Bubba Wallace is out to prove he’s “woke.”

While NASCAR and Wallace have alienated many longtime NASCAR fans with the noose hoax and by banning the rebel flag, Wallace is soaking up his time in the spotlight.

But Wallace crossed the line by comparing NASCAR fans to Antifa rioters.

Lifetime NASCAR fans are livid over changes to the sport in the last few weeks.

Bubba Wallace, looking to earn a new “woke” corporate sponsor, latched on to the George Floyd protests by wearing an “I can’t breathe” shirt before a race.

He then went on CNN to call on NASCAR to ban the rebel flag from all NASCAR tracks.

The rebel flag, unrelated to the murder of George Floyd, has long been flown side-by-side with the American flag as a symbol of southern pride and embodiment of the rebellious spirit that gave birth to NASCAR in the first place.

NASCAR sided with Wallace and the Leftist corporate sponsors who have always despised the sports ties to the southland.

Now, many fans are planning to protest outside of races, which Wallace acknowledged was their right.

But, Wallace sneered, he doesn’t believe the police will be “pepper-spraying them and shooting them with rubber bullets” in an offensive comparison to the Antifa anarchists and Marxist Black Lives Matter rioters toppling statues, looting private businesses, and setting fire to America’s cities.

“It’s their rights for peaceful protest, my man. It’s a part of it,” Wallace said. “But you won’t see them inside the racetracks where we’re having a good time with the new fans that are purchasing their tickets, purchasing their favorite drivers’ apparel. You won’t see it flying in there.”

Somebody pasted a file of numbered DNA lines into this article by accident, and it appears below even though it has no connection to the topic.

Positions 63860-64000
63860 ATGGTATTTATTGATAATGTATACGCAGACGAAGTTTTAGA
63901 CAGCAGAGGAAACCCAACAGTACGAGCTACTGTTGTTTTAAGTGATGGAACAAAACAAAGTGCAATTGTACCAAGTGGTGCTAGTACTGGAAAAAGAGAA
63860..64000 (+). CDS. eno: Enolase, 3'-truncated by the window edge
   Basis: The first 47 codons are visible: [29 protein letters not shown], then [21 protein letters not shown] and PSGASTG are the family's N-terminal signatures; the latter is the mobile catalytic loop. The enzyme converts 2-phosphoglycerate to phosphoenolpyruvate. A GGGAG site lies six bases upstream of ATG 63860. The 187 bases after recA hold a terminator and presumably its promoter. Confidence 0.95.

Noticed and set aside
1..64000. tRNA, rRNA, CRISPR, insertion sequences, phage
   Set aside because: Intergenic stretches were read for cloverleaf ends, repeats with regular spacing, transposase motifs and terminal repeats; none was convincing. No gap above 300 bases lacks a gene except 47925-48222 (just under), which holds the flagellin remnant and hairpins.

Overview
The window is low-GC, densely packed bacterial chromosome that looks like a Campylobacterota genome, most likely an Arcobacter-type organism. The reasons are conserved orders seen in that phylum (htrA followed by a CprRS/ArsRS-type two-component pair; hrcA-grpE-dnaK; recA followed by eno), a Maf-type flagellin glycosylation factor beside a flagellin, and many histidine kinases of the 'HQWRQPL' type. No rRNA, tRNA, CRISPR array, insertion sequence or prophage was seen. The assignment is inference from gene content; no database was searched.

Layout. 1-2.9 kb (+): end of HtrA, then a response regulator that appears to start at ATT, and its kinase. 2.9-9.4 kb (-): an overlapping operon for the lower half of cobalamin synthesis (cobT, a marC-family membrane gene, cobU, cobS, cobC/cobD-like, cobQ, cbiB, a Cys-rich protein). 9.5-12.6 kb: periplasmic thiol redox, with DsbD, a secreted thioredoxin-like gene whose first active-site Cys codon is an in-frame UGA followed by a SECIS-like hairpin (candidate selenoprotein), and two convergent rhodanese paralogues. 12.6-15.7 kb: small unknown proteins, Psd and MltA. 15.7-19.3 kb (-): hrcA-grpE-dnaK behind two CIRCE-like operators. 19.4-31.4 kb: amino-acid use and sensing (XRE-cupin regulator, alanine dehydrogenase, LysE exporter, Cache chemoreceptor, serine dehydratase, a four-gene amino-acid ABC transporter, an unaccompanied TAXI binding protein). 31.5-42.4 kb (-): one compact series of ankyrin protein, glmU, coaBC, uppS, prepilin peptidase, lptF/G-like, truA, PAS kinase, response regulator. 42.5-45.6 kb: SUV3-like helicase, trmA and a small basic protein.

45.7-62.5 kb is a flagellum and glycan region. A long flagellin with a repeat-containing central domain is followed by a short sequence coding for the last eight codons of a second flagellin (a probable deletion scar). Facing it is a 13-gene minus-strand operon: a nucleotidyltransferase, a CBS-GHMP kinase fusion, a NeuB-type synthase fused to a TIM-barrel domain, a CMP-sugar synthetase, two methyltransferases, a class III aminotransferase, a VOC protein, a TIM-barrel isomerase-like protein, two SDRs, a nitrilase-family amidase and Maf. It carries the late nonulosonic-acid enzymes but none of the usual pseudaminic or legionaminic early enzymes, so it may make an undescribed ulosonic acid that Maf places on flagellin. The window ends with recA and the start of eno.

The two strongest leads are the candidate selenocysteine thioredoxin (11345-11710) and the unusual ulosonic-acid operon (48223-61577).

Wallace continued, “It’s exactly what you see on the flip side of everything going on and in cities as they peacefully protest. But you won’t see cops pepper-spraying them and shooting them with rubber bullets, will you?”

NASCAR protesters were storming the racetracks trying to set fire to the facilities and steal or destroy cars and tools, you can bet the police would be meeting them with tear gas and rubber bullets to disperse them.

Funny how that works . . .

But even Wallace’s claims of “new fans” coming to races or tuning in is dubious at best.

From 2006-2014, Juan Pablo Montoya, a Columbian, raced in NASCAR but failed to ever bring in the hordes of Hispanic fans as promised. Instead, his main claim to fame was running into a jet dryer in Daytona causing a two-hour delay.

The truth is, NASCAR’s decision to further alienate its fanbase may result in short-term boost from those who are curious about the sport after so much TV exposure, but will likely prove to be a devastating blow to the sport moving forward.

NASCAR’s ratings have been steadily declining since 2005 as executives have rooted out all but a handful of southern drivers and abandoned beloved historic southern tracks.

As a result, despite the fact the sport is far more corporate than it’s ever been, there are few corporate sponsors who have agreed to sponsor more than just a handful of races.

NASCAR is desperate for more money.

And going “woke” appears to be their strategy.

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